Most teachers like leadership
Re “Teachers must vote for change,” Opinion, Jan. 29
It is lamentable that The Times chose to run an opinion article from a disgruntled teacher presenting his minority opinion as if it were widespread. The majority of us -- as this month’s United Teachers Los Angeles election should reveal -- are satisfied with current union leadership. If it were not for UTLA President A.J. Duffy and his officers, we would not have received our 8.5% raise (versus the 2% of the previous administration). This administration forced the Los Angeles Unified School District to fix the payroll debacle sooner than Supt. David L. Brewer originally proposed. Mistakes were sometimes made, but so were corrections and admissions of error when appropriate. We may at times disagree with our union, but Duffy and company have run a democratic body that reflects the opinions of the membership. The previous administration -- those running against them -- never did.
I voted for Duffy and his allies three years ago, and now I am disappointed. He promised inclusiveness in the union, diversity in the union leadership and a union in which younger teachers were welcome. Instead, we have a union in which anyone who doesn’t support the leadership is considered an enemy. Newer teachers such as me face great disillusionment with L.A. Unified, but greater disillusionment with a union leadership that is constantly calling for mobilization but never mobilizes, and speaks of democracy but exhibits the most undemocratic behavior of any organization that I have belonged to. Count me in as one of the newer teachers who will vote for a new UTLA leadership.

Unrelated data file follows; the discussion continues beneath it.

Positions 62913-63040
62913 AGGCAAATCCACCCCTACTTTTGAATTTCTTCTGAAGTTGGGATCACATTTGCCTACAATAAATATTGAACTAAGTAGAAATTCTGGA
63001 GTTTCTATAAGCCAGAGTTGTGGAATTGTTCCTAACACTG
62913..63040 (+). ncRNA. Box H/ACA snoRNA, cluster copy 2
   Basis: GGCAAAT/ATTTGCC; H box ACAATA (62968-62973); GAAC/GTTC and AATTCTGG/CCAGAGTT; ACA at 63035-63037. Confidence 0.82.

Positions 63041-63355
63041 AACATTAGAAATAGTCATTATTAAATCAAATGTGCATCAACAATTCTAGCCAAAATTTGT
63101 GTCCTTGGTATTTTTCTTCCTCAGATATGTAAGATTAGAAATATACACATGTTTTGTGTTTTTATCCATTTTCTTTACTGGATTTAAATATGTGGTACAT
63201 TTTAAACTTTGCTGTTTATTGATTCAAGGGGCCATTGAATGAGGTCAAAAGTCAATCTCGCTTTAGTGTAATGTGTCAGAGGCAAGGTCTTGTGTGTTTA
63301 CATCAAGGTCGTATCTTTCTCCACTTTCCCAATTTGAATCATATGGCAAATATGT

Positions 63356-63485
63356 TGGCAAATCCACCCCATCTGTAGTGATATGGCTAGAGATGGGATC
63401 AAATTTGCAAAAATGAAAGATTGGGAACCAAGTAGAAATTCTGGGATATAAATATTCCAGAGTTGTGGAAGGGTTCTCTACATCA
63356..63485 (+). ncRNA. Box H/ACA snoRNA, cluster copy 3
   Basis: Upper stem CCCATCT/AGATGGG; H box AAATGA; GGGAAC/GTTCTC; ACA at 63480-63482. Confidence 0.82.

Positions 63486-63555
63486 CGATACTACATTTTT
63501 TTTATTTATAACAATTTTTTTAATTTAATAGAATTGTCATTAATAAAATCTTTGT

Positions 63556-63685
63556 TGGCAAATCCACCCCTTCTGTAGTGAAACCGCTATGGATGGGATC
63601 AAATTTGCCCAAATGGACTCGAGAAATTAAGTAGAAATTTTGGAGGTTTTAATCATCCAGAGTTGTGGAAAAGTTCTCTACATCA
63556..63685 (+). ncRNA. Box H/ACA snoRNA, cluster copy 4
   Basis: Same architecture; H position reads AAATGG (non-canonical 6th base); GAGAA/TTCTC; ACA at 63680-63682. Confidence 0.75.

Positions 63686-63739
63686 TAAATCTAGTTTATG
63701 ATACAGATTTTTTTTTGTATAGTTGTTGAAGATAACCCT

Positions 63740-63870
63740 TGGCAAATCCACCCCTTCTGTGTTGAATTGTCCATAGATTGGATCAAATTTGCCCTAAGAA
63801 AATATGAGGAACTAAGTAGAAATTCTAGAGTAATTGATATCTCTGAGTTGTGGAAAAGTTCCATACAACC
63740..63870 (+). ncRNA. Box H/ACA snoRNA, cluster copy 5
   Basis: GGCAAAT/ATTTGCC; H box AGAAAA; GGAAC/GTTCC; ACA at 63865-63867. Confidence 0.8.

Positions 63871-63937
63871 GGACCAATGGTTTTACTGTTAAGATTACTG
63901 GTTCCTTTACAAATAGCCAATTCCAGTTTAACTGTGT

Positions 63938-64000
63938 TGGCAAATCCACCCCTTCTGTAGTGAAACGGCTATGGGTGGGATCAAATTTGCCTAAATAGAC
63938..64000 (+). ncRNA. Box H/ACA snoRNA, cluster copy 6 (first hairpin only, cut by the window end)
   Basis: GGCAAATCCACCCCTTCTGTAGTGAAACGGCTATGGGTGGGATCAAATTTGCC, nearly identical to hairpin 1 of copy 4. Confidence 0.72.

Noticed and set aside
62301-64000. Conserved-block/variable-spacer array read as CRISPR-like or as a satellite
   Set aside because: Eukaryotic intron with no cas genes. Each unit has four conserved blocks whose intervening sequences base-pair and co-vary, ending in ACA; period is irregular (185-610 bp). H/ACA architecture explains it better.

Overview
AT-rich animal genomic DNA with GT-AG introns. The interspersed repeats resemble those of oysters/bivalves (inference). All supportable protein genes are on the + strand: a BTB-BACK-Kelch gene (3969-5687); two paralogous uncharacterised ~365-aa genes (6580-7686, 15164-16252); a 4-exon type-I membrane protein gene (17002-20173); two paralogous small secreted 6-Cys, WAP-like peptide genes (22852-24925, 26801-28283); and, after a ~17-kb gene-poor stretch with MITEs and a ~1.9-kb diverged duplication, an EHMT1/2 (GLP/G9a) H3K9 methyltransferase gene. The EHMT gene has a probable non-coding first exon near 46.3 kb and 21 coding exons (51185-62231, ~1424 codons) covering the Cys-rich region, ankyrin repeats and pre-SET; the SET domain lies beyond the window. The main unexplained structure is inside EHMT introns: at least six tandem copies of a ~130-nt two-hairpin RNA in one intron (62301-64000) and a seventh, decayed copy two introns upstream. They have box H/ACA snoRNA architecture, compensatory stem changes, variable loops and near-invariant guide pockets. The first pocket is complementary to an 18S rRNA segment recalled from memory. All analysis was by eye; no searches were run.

As a UTLA member, I agree with Alan Warhaftig’s analysis of the current union leadership. I have more often been embarrassed than excited by UTLA’s positions and actions. Our leadership has a lot of energy, but unfortunately it serves an excessively and obsessively adversarial posture. Collaboration is a big trend in the educational arena today. It is touted, taught and, in the case of UTLA and L.A. Unified, ignored in practice. My hope is that new leadership would try to collaborate on instruction issues as well as operation and compensation issues. We would better serve the goal of student learning and gain a better image and more respect, including self-respect. I hope we vote in numbers higher than the traditional, lukewarm 25% range. We have some good nominees for new leadership.